Sadly I think Miller had the right of it before the attacks. It is about the ideas. Strip the United States of the ideas of Madison, Jefferson, Franklin, and Adams, and I will have no attachment to the flag. To the extent I currently have some attachment to it, it is because I believe that it still represents those ideas. I don't believe that lines on a map convey some magic value, or that there is some genetic reason why Americans are more valuable than anyone else. What binds us together and gives us value is our shared belief in concepts about justice, liberty, and equality, government and social institutions; the Enlightenment ideals of Locke, Jefferson, and Madison. When those concepts take a back seat to the flag and patriotism, we have lost something important, and become less than we were.

A nation is the wrong scope in which to view Franklin's hang together/hang separately quote. Our world has gone global. There is no country that can close off the world or effectively protect itself from what happens outside it. It was not a nation state that attacked us, nor will a lone nation state protect us. Globalized business, fueled by multinational corporations, modern transportation, and electronic communications, has limited the role of the nation state in trade and economics, and terrorism has done the same for security and violence. For there is now no border and no army that can stop violence. Violence and instability can spread by interpersonal networks, and even by the simple conveyance of ideas and ideals.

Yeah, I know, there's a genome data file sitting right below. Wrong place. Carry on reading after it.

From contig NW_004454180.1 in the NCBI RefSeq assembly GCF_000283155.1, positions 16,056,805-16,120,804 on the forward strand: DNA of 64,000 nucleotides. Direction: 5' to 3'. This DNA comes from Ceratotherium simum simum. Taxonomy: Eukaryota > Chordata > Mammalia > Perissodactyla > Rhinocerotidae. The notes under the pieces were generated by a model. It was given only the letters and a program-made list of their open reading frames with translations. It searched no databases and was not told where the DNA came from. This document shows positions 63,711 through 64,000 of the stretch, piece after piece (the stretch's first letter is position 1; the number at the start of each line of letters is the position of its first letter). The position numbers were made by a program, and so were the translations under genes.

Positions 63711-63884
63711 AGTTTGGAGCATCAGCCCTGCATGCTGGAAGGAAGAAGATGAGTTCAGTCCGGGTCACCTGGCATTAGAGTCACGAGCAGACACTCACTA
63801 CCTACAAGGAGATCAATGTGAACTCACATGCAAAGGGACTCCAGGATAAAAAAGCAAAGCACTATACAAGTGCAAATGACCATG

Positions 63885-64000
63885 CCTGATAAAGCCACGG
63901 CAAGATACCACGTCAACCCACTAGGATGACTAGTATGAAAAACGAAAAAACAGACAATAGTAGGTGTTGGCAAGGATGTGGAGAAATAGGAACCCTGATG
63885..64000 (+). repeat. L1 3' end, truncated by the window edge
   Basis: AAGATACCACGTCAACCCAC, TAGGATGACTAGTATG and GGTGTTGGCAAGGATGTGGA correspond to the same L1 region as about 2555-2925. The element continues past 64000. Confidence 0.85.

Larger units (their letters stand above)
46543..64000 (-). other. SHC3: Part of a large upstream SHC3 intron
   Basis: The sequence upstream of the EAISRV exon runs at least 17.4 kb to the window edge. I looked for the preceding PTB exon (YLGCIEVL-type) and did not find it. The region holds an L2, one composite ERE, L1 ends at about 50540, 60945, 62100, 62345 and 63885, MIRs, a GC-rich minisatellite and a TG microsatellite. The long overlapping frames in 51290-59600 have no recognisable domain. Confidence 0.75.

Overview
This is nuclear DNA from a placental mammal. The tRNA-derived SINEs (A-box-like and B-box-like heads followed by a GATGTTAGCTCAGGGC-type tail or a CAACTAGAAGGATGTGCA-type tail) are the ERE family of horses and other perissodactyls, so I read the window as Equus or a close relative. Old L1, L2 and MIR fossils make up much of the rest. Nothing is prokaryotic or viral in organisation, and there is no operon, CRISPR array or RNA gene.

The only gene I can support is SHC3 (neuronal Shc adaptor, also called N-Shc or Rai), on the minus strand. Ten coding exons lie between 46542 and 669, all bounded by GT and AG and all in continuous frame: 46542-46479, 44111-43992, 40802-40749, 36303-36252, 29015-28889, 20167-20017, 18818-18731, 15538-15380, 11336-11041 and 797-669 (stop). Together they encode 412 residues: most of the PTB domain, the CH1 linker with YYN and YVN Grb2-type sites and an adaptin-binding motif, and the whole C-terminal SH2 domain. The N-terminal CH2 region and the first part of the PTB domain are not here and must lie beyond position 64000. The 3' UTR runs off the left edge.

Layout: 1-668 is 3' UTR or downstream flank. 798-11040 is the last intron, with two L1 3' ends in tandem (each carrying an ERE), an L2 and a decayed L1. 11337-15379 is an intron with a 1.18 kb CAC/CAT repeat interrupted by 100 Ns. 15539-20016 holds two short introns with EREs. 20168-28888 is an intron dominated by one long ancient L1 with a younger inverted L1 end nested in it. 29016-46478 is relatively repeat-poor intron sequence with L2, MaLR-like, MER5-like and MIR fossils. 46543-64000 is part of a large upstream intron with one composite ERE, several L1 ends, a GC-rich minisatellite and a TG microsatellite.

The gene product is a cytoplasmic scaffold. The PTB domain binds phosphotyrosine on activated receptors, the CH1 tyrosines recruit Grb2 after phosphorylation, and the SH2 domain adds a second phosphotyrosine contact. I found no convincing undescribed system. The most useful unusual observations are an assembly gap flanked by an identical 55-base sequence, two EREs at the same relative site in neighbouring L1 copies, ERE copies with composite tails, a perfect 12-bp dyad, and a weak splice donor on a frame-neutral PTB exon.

For better or worse, Mankind is in this together, and together we will succeed or together we will fail. We can choose between global brotherhood and global chaos. The more borders we erect, the more boundaries we create, the more sides we choose and groups we vilify, the more separate we see ourselves from others in our minds and in reality, the less the secure our civilization will be. Because our civilization is those ideas of Madison, Jefferson, Adams, and Franklin, and we will not spread them by building walls, and they will not take hold at the point of a gun, nor can we even protect those ideals in our own nation when we put that nation before them.